The general public is not always privy to the day-to-day shenanigans of Florida’s criminal justice system. Fear not, that’s why I’m here. Some charges, on their face, are simply sketchy. The charge of Tampering with Physical Evidence, for example, always seems a bit sketchy because it typically involves a police officer’s claim that some kid “ate” some weed (yes, kids eat their weed to avoid getting arrested for possessing it). So, instead of getting a misdemeanor weed charge, the kid is stuck with a felony tampering with physical evidence for chewing it up. Yes, I’ve seen cops force a mouth open WITHOUT GLOVES in order to swab a cheek to obtain evidence of drug residue. Yes, the “drug war” is alive and well. But, that’s a story for another day.
One of my favorite sketchy crimes is Loitering and Prowling. It just sounds iffy, doesn’t it? Loitering is one of those crimes frequently abused by Orlando police (and others, didn’t mean to single out the locals). For example, when cops see a black person wandering around in a nice white neighborhood–you know a loitering charge is close at hand. I’m just saying. But, I’m not the only one who thinks this charge is bogus–our appeals courts have come to the same conclusion. The real life example of the day comes to us in the case of S.K.W. v. State, 112 So. 3d 775 (2nd DCA 2013) (for you non-lawyers, the initials indicate a juvenile defendant–we’re not allowed to publish the full name of a juvenile…).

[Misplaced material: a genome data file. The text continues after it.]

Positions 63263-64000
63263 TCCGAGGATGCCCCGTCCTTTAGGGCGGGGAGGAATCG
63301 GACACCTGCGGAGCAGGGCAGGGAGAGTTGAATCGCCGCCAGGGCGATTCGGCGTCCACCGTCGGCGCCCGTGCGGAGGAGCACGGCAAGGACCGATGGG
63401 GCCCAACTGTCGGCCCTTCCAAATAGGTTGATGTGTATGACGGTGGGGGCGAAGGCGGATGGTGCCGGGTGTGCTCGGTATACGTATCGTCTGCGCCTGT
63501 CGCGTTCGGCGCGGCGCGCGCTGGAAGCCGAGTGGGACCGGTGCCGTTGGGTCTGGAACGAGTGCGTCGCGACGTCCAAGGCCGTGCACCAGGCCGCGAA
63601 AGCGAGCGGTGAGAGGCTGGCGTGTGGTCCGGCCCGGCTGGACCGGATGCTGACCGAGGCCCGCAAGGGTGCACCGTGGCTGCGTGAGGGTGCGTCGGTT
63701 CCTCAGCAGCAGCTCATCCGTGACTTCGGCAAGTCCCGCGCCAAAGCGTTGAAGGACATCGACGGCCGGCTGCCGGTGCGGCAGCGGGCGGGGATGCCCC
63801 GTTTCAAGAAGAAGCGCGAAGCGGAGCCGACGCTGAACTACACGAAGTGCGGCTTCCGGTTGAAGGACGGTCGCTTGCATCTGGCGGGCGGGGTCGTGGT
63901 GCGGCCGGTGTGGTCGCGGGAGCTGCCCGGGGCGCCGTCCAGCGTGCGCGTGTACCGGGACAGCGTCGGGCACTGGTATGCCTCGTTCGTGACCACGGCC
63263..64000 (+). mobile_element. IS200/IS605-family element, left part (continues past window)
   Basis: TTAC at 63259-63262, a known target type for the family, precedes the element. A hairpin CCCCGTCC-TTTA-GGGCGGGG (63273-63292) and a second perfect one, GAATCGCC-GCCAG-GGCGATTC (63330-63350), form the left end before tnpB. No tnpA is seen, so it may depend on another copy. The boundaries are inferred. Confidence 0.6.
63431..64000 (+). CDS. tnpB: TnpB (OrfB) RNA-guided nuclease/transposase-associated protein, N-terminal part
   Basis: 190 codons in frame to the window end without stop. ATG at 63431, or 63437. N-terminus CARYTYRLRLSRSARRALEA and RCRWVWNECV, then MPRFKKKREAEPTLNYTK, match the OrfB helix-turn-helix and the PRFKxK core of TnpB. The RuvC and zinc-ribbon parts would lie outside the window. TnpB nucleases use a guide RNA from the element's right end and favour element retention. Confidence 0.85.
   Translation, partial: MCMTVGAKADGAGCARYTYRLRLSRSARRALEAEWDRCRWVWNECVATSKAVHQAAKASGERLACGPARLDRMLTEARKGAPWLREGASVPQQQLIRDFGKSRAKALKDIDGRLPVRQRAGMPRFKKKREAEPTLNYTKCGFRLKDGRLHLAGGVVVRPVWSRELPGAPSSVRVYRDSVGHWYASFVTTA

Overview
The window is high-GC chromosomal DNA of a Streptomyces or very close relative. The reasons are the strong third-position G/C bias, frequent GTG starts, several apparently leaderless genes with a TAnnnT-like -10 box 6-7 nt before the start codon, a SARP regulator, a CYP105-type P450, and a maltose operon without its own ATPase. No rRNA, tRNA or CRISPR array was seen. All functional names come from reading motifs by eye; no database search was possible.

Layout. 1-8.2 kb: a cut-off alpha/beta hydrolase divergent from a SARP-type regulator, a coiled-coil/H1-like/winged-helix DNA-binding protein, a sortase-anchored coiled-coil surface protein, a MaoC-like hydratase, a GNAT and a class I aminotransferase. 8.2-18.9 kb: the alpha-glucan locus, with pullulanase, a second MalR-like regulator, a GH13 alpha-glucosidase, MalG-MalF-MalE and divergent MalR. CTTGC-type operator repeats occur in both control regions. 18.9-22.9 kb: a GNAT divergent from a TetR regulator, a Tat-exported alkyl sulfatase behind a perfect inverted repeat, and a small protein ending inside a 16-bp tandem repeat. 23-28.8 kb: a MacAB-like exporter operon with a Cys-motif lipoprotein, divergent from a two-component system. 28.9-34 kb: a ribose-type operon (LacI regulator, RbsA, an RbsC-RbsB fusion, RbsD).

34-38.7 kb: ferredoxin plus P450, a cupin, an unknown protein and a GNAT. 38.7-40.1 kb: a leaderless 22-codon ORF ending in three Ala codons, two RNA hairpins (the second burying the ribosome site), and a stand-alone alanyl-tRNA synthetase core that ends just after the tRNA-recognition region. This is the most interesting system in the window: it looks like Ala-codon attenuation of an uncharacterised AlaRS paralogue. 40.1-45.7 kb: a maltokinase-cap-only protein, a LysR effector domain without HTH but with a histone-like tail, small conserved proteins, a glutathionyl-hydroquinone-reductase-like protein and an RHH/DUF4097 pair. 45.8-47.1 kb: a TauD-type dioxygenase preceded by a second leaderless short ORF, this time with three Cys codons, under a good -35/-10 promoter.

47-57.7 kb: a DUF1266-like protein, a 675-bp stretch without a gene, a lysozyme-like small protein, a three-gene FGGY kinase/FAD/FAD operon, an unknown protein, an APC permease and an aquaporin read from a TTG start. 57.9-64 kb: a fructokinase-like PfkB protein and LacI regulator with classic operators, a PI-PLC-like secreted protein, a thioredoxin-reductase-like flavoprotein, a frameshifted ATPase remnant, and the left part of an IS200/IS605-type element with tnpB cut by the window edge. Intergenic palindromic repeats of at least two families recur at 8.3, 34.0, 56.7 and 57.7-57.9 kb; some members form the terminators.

In S.K.W., a concerned neighbor saw two juvenile girls near a vacant house. The concerned neighbor saw the girls knock on someone’s door, talk to them, then move on to knocking on the door of the vacant home. When police arrived, the two girls were somehow walking on the second floor wrap around porch of the vacant house, from the back of the house toward the front. The officer told the girls to come down, and they did. The girls gave their correct names, and as much of their address information as they knew. The two didn’t have drugs or weapons, only cigarette lighters. The officer investigated the area for any signs of entry, but found none. Eventually, both girls were arrested for loitering or prowling.